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Group: Americas saw greatest deterioration of press freedom

The Americas saw the greatest deterioration in press freedom of any part of the world during the last year, a press advocacy group said Thursday.

The 2019 World Press Freedom Index compiled by Reporters Without Borders shows that Nicaragua fell 24 places from the previous year's list due to attacks on journalists covering protests against President Daniel Ortega. Some journalists fled abroad, fearing they might be jailed on terrorism charges.

El Salvador saw the region's second steepest fall — 15 places — because journalists suffered armed attacks, harassment and intimidation by politicians, according to the report.

FILE - In this April 17, 2018 file photo, Demetrio Turcios, right, father of slain journalist Karla Turcios, addresses people attending Karla's funeral at the cemetery in San Salvador, El Salvador. The 33-year-old journalist, who worked for the magazine El Economista, owned by the La Prensa Grafica, was kidnapped on Saturday from her home and her body was found hours later on a highway. (AP PhotoSalvador Melendez, File)

There were also poor performances in Venezuela, Brazil, United States and Mexico. The latter is one of the world's deadliest countries for the media, with at least 10 journalists slain in 2018.

The press group registered a record number of arbitrary arrests and cases of violence by the authorities in Venezuela, and many journalists left that country to avoid retribution.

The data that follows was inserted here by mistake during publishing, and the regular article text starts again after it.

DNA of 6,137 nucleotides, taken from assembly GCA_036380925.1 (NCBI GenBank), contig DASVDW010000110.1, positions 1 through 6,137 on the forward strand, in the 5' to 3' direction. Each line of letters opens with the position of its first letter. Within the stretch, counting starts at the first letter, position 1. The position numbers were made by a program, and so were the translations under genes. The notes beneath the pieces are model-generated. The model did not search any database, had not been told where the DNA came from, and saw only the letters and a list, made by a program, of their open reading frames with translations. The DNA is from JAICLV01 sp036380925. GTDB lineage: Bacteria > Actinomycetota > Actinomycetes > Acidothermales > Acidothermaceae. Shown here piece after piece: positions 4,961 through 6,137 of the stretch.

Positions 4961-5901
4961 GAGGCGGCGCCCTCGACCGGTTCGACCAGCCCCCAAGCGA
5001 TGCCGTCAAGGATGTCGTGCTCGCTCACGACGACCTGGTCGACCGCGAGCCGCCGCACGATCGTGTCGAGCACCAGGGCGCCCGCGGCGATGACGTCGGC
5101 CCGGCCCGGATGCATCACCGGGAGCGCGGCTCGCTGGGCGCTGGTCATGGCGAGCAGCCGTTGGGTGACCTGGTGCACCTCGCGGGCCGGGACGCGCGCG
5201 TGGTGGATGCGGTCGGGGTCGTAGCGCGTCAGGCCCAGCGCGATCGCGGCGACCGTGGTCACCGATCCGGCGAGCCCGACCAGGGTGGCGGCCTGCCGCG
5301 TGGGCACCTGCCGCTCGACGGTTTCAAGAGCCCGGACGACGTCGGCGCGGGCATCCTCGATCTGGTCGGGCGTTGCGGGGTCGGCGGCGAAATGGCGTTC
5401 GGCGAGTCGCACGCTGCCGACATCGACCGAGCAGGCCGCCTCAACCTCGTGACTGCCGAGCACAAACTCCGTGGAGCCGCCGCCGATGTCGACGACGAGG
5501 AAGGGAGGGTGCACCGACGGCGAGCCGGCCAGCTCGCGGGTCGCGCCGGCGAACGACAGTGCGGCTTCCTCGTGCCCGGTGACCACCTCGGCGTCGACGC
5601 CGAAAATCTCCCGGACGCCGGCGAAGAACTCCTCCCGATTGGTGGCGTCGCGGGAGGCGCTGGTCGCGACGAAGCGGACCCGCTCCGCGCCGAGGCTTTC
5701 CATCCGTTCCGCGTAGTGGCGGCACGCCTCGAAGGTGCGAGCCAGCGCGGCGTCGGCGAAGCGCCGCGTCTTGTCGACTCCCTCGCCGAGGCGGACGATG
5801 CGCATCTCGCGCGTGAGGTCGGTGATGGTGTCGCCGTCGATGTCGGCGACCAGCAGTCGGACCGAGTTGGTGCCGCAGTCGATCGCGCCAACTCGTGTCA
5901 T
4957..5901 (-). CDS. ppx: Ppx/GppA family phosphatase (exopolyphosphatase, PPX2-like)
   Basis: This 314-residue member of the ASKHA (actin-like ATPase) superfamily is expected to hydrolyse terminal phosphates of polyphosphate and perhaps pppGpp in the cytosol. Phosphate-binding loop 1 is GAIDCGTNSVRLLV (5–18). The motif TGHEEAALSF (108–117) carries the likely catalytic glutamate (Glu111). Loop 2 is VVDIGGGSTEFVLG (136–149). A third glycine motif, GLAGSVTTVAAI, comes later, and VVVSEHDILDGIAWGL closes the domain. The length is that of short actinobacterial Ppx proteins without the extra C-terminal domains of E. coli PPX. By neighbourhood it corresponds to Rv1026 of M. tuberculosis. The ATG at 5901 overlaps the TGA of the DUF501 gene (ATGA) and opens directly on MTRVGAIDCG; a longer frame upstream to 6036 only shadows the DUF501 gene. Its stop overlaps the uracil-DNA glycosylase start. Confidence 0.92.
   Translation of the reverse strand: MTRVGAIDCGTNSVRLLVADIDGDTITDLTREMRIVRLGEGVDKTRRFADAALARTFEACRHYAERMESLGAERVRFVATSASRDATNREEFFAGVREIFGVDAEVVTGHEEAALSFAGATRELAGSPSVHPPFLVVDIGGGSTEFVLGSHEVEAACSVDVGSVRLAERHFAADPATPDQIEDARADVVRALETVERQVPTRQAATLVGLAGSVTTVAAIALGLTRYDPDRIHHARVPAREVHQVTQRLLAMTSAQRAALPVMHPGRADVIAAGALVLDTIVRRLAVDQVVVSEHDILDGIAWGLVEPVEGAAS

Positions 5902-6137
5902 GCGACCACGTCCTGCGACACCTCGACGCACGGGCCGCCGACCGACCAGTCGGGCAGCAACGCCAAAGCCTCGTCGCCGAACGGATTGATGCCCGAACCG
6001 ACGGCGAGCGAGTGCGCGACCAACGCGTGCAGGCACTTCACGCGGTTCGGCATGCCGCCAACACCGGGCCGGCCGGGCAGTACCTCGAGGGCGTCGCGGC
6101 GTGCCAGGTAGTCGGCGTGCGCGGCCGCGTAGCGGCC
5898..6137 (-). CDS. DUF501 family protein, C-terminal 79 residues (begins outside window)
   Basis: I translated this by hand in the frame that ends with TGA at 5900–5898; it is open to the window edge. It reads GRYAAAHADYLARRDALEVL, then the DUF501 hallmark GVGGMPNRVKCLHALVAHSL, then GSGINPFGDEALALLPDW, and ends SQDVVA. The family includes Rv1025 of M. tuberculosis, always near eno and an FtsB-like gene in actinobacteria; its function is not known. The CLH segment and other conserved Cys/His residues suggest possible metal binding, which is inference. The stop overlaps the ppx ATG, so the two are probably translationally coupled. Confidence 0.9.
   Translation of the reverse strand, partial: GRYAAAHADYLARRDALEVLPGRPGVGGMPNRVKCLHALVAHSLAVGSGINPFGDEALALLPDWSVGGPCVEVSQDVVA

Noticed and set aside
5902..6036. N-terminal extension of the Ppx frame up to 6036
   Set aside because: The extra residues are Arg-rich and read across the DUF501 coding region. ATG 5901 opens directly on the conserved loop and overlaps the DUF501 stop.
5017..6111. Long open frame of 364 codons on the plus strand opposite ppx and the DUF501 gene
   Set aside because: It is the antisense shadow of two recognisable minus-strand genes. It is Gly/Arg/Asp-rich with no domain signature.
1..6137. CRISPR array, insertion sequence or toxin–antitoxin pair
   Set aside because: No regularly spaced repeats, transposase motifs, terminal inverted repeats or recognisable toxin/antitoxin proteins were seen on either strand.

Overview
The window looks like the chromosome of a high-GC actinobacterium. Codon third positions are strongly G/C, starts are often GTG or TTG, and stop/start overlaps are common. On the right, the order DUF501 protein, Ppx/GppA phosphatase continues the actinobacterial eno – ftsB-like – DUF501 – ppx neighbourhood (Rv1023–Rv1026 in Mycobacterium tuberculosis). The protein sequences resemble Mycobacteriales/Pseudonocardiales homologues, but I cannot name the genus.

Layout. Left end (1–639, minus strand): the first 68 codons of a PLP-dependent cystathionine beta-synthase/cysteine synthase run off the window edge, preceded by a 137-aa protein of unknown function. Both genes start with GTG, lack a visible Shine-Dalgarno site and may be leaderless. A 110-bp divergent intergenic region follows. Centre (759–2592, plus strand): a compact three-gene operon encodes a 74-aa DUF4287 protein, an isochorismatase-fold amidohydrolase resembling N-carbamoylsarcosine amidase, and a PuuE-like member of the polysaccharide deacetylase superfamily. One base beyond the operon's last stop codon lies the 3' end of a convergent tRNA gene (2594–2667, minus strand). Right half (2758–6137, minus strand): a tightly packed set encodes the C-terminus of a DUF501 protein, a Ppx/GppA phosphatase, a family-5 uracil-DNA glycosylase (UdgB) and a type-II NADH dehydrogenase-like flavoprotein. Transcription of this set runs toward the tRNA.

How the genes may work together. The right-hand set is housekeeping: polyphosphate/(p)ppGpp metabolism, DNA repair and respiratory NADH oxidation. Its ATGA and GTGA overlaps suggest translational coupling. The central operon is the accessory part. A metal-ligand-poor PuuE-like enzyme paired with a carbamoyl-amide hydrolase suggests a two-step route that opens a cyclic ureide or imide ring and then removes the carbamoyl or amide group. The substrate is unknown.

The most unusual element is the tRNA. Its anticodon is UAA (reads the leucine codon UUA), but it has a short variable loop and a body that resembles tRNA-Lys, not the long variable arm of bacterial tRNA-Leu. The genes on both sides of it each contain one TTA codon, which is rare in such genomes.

The report said that never before in the United States have journalists been subjected to so many death threats or turned so often to private security companies for protection. An armed man walked into the newsroom of the Capital Gazette in Annapolis, Maryland, and killed four journalists and another employee last June.

FILE - In this May 31, 2018 file photo, the daughter of slain journalist Hector Gonzalez Antonio touches his portrait, during his funeral in Mexico City. Gonzalez, who worked with the national newspaper Excelsior, was found beaten to death in Ciudad Victoria, the capital of the state that shares a border with Texas. (AP PhotoMarco Ugarte, File)

The situation in the Americas reflects a global trend in which the number of countries regarded as safe for journalists continues to decline, given the hostility expressed by political leaders.

"If the political debate slides surreptitiously or openly toward a civil war-style atmosphere, in which journalists are treated as scapegoats, then democracy is in great danger," said the group's secretary-general, Christophe Deloire.

Costa Rica continues to be the best-ranked country of the Americas by far, with a 10th place among 180 countries evaluated. Cuba is at the other end of the hemispheric spectrum.

FILE - This April 15, 2019 file photo shows a copy of the day's Capital Gazette newspaper in a newsstand in Annapolis, Md. An armed man walked into the paper's newsroom and killed four journalists and another employee last June. (AP PhotoPatrick Semansky, File)

The World Press Freedom Index assesses six separate benchmarks and assigns each country a score calculated from answers to a questionnaire in 20 languages that is completed by experts around the world.

Norway is ranked first for the third consecutive year and Turkmenistan replaced North Korea in last place.

Luis Alonso Lugo on Twitter: https://www.twitter.com/luisalonsolugo